I have been trying to understand the division of "properties of items within a grammar or language" as wikipedia calls it into the following sets (among a few others):

My question is about the last word: "category". I want to understand what the generally accepted definition of "category" in linguistics is, in the way it's applied in the above list. The best definition I have found is about "categorizing" and not the "categories" in themselves:

The term refers the process of organization of human experience into general concepts associated to linguistic designations. In the field of grammar, categorization means the establishment of a set of units of classification or properties used in describing languages.

  • CRYSTAL (1980) / LYONS (1968)

Is there be a proper noun that describe the categories as a whole (instead of just the process of categorizing)?

  • 3
    "Linguistic categories" seems like a good name for the superset. Linguistic categories are just one tiny subset of all human categories. Who needs a proper noun for one needle in a pincushion full?
    – jlawler
    Commented Jun 6, 2020 at 17:30
  • @jlawler because this specific division (the categories) forms a set of supersets that are related to one another by complementary difference. From what I understand, the categories had a long historical evolution in the literature and the divisions were proposed and refined by different authors. Besides they are ubiquitous, today, in publications, so I wanted to know if there's an accepted way of referring to them as a whole. The problem with "linguistic categories" is that I don't know if that term encompasses anything radically outside the above list, thus perhaps being a misnomer...
    – bad_coder
    Commented Jun 6, 2020 at 17:35
  • 1
    50 years ago, that was pretty much true. But there has been growth in a number of linguistic subfields, like pragmatics, text analysis, phonetics, sociolinguistics, computational linguistics, and historical linguistics, to name a few. And terminology has been a growth industry, especially when it comes to categories. Indeed, some linguistic categories have been upended. In speech recognition, for instance, "phoneme" means pretty much what "allophone" does in phonology; the more phonemes a speech recog system recognizes, the more accurate it is.
    – jlawler
    Commented Jun 6, 2020 at 17:42

1 Answer 1


"Linguistic categories" are categories (a general term) found in language. There is no definitive list of such categories. You appear to want to exclude phonetic and phonological categories, but including or excluding P-categories does not change the meaning of "category", it just narrows the set of posited categories.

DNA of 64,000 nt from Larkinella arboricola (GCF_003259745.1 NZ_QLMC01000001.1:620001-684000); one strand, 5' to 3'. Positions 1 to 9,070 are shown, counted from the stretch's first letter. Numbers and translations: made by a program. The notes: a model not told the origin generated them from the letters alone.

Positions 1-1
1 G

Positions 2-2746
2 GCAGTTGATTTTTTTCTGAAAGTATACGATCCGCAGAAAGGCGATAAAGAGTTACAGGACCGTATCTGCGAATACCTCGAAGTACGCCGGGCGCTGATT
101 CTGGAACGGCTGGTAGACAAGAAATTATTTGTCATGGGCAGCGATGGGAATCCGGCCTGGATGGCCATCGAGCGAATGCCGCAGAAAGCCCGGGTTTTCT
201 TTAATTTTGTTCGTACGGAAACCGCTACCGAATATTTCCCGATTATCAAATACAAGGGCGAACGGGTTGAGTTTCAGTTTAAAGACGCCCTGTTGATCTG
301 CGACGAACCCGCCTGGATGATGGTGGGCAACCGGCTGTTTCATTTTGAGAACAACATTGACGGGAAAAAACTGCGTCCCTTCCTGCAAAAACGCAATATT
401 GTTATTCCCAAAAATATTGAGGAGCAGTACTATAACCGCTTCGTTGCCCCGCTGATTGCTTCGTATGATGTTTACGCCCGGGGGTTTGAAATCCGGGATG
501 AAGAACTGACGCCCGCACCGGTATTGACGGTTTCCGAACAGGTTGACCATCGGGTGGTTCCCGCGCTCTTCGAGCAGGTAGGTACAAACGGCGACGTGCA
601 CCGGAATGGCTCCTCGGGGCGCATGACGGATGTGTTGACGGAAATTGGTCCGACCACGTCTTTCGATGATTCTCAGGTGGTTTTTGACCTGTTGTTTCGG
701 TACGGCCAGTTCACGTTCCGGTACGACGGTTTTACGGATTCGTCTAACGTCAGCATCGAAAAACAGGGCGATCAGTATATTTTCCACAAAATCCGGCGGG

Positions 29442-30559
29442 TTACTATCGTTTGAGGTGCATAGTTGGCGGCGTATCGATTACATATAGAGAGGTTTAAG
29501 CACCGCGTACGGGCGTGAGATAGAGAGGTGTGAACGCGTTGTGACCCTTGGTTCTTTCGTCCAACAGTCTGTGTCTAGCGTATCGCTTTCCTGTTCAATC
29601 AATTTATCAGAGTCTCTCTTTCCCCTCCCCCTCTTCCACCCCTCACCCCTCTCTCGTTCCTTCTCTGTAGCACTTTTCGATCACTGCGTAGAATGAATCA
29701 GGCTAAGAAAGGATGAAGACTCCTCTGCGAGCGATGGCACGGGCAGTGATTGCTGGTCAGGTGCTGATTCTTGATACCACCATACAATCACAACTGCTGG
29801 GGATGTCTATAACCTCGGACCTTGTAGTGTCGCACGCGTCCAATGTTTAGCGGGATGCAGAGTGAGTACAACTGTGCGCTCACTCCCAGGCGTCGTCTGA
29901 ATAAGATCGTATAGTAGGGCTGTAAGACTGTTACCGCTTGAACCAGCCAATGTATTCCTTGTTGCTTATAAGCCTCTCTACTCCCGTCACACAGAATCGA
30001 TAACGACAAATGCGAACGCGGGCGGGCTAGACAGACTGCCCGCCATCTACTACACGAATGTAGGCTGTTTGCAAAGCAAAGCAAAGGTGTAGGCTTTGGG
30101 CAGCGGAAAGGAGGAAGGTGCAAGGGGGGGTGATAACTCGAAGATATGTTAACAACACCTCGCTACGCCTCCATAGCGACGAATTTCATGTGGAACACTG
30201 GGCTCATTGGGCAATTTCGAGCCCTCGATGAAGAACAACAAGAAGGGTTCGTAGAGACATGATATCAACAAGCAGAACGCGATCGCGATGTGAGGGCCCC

"Categories" are conventional names that correspond to posited "thing" concepts, for example "noun" refers to very many specific words in many languages, analyzed from a certain perspective; "verb" is a concept that subsumes a different set of words. There are many categories of categories, and also theories of what the actual categories are. "Noun" might be a syntactic category, or it might be a morphological category – it depends in part on what your theory of grammar is (there are theories that don't have a thing "morphology": there are also theories that don't have "phonetics" as a thing).

In Aspects-model transformational grammar, "movement" was not a "thing" in the theory, it was epiphenomenal – rules written in a certain way can be said to be "movements". That theory had entities like "N", "NP" (actually, features), and other things that were about how rules are written (for example "variable"). The theory also had things termed "rules". At certain stages, movement became a "thing", and rules per se became epiphenomenal. Every theory has some number of "things" that it says exist in language, and when two or more things are said to be "similar" and distinct from some third thing, you have a category. Then you can ask, what are the categories, and how are they defined? Furthermore, I'm presenting you with a conventional generative-grammar ontology which has (at least ideally) pretty crisp categorization, but there are theories of language that don't divide things sharply into well-defined categories.

The Wiki page on "grammatical category" is far from complete. In addition, it only addresses a narrow sense of "grammar" that focuses on syntax and morphology but not phonetics, phonology and semantics.

  • Thank you for answering. I was just reading a reference textbook (trying to find an answer) and I'll try to extract their perspective, which is complementary to yours. Please allow me a couple of days, I will accept your answer after I had some time to post.
    – bad_coder
    Commented Jun 6, 2020 at 18:37

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